frontal lobe

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frontal lobe

[¦frənt·əl ¦lōb]
(neuroscience)
The anterior portion of a cerebral hemisphere, bounded behind by the central sulcus and below by the lateral cerebral sulcus.
References in periodicals archive ?
Specifically, as with the frontal lobes, the normal "right greater than left" asymmetry of the caudate appears to be absent in children with ADD compared to normal children.
Previous studies had found that, when given the same task, adults label most fearful expressions correctly and exhibit much more activity in the frontal lobes than in the amygdala.
0 cm was noted in the region of the pituitary gland and inferior surface of the frontal lobes.
Fibers project from the frontal lobes to a number of subcortical structures, including the caudate nucleus and putamen (Beritoff, 1971; DeVito & Smith, 1964; Kitai, Kocsis, Preston, & Sugimori, 1976; Leonard, 1969; Nauta, 1964; Selemon & Goldman-Rakic, 1985; Webster, 1965), globus pallidus (Beritoff, 1971; DeVito & Smith, 1964), and substantia nigra (Beritoff, 1971; DeVito & Smith, 1964).
Damage to the frontal lobes means that people are more reckless, they are less socially-inhibited, they behave in a less predictable way," said Dr Morgan.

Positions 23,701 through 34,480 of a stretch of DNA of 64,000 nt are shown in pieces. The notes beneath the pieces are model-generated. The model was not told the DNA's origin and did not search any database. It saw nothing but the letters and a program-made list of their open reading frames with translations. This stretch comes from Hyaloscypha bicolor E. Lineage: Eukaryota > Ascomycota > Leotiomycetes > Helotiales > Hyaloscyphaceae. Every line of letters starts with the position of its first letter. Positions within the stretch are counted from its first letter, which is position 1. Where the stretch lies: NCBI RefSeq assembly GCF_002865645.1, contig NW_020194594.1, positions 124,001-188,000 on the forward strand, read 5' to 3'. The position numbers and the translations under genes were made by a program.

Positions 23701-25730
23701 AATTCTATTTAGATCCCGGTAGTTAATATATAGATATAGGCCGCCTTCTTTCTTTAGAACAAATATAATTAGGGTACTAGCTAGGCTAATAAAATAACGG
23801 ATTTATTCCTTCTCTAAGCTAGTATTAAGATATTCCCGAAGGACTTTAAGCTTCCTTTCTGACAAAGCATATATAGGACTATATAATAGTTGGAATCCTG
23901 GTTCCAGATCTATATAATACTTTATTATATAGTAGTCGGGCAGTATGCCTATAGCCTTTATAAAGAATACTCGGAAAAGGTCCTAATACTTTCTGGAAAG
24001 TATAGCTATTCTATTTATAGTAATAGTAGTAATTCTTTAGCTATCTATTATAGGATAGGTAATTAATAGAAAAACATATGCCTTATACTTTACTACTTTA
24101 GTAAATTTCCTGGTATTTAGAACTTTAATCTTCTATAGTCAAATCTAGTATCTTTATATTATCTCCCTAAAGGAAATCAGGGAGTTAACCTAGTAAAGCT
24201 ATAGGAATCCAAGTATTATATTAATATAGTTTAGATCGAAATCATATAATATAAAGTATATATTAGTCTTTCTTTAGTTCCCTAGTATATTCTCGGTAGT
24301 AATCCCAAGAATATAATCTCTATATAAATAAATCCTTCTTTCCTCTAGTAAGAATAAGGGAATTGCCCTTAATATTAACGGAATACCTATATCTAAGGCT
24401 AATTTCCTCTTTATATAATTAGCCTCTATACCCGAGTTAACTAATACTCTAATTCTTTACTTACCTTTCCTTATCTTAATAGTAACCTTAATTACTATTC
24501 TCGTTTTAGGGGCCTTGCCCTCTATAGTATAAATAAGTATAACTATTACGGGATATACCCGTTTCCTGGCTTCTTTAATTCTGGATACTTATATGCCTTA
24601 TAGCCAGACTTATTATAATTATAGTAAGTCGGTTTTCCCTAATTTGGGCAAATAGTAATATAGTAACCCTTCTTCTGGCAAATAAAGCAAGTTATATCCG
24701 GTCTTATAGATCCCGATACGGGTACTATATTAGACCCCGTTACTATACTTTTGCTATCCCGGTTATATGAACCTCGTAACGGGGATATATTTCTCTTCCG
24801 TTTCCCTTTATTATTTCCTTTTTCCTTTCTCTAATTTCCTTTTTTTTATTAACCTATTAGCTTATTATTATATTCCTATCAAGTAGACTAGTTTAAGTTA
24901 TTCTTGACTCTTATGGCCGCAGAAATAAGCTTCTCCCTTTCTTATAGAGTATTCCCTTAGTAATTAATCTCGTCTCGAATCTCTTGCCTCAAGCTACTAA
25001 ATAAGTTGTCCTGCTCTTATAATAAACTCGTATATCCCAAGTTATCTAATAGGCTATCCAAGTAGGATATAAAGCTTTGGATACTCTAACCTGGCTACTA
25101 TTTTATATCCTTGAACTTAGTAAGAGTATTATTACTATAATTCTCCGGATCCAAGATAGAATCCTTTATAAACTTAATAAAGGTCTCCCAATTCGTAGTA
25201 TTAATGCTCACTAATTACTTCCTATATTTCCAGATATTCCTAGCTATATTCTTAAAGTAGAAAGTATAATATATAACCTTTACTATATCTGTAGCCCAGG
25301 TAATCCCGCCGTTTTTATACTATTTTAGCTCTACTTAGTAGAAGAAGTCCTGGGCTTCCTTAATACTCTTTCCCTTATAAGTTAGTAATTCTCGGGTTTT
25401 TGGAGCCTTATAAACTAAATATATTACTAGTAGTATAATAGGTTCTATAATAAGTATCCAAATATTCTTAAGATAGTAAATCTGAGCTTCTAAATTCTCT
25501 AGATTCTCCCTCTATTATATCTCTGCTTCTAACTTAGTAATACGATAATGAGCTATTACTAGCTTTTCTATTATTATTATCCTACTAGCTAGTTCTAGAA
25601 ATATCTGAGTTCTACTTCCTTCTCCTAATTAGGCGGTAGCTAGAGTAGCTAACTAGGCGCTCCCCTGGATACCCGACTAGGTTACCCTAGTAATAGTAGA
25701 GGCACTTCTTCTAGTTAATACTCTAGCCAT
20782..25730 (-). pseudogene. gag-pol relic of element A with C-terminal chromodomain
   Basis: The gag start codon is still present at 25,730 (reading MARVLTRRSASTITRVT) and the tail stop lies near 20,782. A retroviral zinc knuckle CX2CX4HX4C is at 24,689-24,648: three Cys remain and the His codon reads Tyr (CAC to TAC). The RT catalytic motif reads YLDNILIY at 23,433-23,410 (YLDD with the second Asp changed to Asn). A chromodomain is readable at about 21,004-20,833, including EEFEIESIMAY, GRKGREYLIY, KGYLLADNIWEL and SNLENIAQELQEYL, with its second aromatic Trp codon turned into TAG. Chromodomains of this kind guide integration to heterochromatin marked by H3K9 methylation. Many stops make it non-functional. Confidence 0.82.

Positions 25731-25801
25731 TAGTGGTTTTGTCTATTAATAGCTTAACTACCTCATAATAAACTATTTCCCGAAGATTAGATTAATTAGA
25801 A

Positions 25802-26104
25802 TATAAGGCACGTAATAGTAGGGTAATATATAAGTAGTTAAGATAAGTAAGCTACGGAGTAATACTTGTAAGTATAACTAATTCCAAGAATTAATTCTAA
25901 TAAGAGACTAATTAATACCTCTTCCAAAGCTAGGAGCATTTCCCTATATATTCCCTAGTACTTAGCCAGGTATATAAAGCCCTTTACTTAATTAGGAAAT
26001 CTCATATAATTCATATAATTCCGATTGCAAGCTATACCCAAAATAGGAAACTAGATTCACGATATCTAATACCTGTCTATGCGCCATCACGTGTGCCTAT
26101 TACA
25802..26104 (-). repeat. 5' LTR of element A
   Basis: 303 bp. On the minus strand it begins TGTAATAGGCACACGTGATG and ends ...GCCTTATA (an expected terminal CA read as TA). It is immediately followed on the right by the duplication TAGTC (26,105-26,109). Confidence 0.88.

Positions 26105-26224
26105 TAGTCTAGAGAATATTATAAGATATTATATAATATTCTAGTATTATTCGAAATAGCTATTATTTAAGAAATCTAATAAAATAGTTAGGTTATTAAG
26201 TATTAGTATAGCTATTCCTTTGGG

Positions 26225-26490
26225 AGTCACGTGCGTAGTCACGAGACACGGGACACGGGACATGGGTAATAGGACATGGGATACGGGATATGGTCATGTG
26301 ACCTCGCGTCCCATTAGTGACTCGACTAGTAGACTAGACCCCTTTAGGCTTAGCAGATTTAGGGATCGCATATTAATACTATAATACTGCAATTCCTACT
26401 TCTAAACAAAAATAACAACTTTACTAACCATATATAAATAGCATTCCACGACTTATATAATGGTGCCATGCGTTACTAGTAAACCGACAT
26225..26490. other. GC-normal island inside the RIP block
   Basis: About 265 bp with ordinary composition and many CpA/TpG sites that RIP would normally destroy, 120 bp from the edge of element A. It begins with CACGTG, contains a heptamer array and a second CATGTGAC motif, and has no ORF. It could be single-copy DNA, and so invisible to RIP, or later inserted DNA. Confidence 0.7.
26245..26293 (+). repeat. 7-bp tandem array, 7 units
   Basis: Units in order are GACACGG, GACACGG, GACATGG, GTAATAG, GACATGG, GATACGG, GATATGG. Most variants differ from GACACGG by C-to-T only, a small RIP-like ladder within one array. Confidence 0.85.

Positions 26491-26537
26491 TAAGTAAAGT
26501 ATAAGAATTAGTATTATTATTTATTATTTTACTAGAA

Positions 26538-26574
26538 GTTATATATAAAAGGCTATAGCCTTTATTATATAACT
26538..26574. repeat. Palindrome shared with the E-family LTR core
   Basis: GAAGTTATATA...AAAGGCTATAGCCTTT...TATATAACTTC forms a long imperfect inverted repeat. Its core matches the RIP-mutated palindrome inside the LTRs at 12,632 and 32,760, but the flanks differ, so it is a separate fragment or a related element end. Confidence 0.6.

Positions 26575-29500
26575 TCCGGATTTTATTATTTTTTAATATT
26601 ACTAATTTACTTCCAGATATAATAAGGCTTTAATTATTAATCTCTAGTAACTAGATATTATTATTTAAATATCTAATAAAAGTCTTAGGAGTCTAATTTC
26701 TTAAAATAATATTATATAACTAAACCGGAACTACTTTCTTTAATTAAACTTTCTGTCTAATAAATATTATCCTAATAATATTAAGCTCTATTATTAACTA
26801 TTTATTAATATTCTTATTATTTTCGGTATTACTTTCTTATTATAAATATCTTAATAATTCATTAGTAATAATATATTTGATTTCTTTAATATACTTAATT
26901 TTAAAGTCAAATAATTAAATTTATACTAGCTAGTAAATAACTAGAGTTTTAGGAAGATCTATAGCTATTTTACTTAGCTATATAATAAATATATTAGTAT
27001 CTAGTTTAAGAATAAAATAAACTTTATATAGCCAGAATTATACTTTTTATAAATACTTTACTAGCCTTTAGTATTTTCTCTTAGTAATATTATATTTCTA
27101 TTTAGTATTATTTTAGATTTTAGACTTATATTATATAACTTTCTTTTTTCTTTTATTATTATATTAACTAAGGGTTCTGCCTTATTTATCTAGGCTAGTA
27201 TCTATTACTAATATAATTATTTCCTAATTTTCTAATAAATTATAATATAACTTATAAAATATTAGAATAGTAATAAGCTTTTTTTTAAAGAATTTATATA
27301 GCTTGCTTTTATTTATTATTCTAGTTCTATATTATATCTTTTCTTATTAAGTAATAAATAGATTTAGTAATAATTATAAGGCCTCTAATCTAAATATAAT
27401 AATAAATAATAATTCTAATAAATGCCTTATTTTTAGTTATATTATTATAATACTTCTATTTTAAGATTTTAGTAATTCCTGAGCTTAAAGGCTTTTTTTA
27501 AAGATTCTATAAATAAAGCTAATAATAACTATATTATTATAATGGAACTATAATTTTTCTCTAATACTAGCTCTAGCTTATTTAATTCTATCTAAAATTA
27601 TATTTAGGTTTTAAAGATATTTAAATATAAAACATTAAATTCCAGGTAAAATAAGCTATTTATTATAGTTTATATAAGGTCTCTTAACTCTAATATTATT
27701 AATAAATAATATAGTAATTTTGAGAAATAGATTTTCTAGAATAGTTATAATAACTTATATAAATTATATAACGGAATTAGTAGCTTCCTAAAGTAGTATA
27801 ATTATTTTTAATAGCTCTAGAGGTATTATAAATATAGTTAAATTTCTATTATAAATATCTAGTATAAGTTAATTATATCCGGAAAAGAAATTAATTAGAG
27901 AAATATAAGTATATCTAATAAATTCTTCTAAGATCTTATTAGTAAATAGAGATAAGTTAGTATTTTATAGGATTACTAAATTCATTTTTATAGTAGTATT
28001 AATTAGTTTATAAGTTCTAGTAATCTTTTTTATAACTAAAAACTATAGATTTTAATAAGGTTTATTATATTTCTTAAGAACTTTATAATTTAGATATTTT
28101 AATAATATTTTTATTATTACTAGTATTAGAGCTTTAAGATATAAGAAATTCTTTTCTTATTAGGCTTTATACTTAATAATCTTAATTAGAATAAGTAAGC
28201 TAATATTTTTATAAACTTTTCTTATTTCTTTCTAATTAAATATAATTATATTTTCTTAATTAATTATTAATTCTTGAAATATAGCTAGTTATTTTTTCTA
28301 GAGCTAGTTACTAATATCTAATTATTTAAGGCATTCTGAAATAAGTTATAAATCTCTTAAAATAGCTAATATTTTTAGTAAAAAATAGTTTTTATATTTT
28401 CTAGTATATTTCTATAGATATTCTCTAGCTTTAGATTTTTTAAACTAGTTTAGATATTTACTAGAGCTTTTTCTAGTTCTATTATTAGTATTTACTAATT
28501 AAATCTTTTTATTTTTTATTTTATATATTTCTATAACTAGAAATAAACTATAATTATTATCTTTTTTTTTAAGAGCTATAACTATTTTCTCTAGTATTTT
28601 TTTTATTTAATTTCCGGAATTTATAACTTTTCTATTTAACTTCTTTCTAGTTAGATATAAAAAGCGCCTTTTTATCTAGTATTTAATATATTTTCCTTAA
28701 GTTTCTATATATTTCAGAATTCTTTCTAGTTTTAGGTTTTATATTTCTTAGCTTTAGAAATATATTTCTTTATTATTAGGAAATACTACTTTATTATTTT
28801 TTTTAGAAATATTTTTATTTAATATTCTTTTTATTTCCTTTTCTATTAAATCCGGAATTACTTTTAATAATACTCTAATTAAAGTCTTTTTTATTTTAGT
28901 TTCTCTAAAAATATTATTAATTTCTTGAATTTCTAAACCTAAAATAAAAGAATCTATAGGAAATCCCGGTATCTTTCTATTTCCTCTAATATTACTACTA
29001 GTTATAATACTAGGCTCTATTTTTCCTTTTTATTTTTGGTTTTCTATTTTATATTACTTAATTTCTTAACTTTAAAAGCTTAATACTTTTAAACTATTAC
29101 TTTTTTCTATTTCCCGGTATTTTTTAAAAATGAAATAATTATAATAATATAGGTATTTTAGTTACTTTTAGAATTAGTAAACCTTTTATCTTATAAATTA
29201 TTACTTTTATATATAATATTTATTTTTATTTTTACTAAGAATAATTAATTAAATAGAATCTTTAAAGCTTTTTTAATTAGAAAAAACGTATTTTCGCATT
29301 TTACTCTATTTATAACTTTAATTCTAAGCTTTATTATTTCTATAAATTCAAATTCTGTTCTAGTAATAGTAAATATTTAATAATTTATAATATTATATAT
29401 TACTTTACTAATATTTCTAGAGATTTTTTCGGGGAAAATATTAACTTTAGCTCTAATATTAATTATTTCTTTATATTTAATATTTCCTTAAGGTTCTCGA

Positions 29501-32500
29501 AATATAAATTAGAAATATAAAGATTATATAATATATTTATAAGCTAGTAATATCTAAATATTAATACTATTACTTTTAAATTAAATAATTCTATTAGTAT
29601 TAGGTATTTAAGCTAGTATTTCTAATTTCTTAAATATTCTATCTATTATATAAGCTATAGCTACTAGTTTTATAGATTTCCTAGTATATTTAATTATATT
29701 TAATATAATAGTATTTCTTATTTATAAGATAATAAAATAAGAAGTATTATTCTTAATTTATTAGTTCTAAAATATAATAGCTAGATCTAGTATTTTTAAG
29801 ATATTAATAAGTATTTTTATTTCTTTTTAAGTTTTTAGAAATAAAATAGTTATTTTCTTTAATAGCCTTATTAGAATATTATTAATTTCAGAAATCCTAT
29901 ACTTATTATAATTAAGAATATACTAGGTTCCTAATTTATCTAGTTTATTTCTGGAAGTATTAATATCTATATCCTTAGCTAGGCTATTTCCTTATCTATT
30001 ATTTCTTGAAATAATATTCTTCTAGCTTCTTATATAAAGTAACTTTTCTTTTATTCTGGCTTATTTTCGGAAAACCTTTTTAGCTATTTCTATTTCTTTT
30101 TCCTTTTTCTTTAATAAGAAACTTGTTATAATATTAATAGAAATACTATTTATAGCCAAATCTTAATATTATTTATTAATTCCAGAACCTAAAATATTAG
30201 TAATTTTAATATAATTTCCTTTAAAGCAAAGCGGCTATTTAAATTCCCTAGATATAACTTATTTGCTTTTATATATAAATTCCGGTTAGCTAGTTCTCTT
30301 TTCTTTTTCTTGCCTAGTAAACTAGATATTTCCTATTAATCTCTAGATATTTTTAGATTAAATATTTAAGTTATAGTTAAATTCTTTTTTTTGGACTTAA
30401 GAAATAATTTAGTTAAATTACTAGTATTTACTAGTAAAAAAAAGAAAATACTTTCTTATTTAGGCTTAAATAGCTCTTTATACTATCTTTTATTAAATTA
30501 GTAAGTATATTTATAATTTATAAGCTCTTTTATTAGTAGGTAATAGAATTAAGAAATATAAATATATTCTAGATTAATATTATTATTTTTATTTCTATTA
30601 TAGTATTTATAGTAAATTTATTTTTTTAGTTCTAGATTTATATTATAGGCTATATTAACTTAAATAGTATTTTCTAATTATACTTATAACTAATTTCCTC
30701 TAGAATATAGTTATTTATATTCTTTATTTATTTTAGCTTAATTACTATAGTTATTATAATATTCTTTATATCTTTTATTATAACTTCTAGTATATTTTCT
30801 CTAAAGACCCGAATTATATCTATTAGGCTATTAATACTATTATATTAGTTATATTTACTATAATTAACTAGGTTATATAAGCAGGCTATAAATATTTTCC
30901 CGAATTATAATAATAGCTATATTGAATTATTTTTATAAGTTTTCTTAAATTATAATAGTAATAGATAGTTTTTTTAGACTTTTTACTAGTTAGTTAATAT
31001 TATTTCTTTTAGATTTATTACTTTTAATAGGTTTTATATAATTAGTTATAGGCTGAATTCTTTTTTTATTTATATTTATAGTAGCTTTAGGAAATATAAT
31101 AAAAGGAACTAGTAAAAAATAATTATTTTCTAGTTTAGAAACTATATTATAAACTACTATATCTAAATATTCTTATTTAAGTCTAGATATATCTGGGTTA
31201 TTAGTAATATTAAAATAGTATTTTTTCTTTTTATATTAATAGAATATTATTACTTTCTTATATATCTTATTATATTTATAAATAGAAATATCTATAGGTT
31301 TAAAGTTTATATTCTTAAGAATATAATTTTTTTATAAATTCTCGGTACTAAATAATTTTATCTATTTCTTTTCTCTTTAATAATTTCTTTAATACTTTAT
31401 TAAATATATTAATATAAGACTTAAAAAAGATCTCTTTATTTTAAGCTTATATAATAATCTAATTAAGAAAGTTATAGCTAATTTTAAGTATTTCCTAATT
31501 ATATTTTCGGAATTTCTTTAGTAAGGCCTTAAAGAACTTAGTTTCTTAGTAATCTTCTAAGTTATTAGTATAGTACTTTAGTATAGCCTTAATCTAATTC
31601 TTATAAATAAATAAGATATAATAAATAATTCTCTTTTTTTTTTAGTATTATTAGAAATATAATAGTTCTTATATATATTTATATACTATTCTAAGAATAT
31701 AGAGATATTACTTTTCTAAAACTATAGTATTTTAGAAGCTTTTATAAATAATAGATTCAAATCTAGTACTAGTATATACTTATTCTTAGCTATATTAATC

Beer's research looks at the part of the frontal lobes involved in social comparisons and what is known as the "above-average effect.
For the FDDNP scans, the researchers quantified regional binding in the medial and lateral temporal lobe, the parietal lobe, the frontal and prefrontal areas of the frontal lobe, and the cerebellum (the control region).
Maturation of the frontal lobes may be required for dreams with a narrative structure, in his view.
In healthy people, the more you activate a portion of your frontal lobes, the more accurate your view of yourself is," says Jennifer Beer, an assistant professor of psychology, who conducted the research with graduate student Brent L.
Analysis is beginning on coherence data from a new set of subjects to determine whether frontal lobe activity drives temporal lobe activity, she said.
Pennington, a psychologist at the University of Denver, suggests that in many cases of hard-core delinquency, low verbal IQ scores tap into only a small part of a deeper disruption within the brain's frontal lobes.
posterior regions mature first and the frontal lobes last.